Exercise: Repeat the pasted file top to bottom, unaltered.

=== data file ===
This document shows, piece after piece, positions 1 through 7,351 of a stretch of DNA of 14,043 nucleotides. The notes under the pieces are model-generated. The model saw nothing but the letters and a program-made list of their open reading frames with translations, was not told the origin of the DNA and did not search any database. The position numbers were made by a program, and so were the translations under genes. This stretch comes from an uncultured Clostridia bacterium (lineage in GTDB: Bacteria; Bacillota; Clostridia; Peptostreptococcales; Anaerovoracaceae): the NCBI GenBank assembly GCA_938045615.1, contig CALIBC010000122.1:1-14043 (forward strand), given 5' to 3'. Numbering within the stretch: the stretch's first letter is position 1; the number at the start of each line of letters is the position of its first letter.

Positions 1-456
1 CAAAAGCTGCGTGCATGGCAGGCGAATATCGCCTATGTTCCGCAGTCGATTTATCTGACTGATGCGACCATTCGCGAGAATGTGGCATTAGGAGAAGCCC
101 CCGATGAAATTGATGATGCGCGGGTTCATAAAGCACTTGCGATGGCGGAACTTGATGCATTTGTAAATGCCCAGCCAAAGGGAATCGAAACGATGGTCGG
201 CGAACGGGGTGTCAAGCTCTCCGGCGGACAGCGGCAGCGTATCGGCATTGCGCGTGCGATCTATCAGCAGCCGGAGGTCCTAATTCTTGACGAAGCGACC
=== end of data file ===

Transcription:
This document shows, piece after piece, positions 1 through 7,351 of a stretch of DNA of 14,043 nucleotides. The notes under the pieces are model-generated. The model saw nothing but the letters and a program-made list of their open reading frames with translations, was not told the origin of the DNA and did not search any database. The position numbers were made by a program, and so were the translations under genes. This stretch comes from an uncultured Clostridia bacterium (lineage in GTDB: Bacteria; Bacillota; Clostridia; Peptostreptococcales; Anaerovoracaceae): the NCBI GenBank assembly GCA_938045615.1, contig CALIBC010000122.1:1-14043 (forward strand), given 5' to 3'. Numbering within the stretch: the stretch's first letter is position 1; the number at the start of each line of letters is the position of its first letter.

Positions 1-456
1 CAAAAGCTGCGTGCATGGCAGGCGAATATCGCCTATGTTCCGCAGTCGATTTATCTGACTGATGCGACCATTCGCGAGAATGTGGCATTAGGAGAAGCCC
101 CCGATGAAATTGATGATGCGCGGGTTCATAAAGCACTTGCGATGGCGGAACTTGATGCATTTGTAAATGCCCAGCCAAAGGGAATCGAAACGATGGTCGG
201 CGAACGGGGTGTCAAGCTCTCCGGCGGACAGCGGCAGCGTATCGGCATTGCGCGTGCGATCTATCAGCAGCCGGAGGTCCTAATTCTTGACGAAGCGACC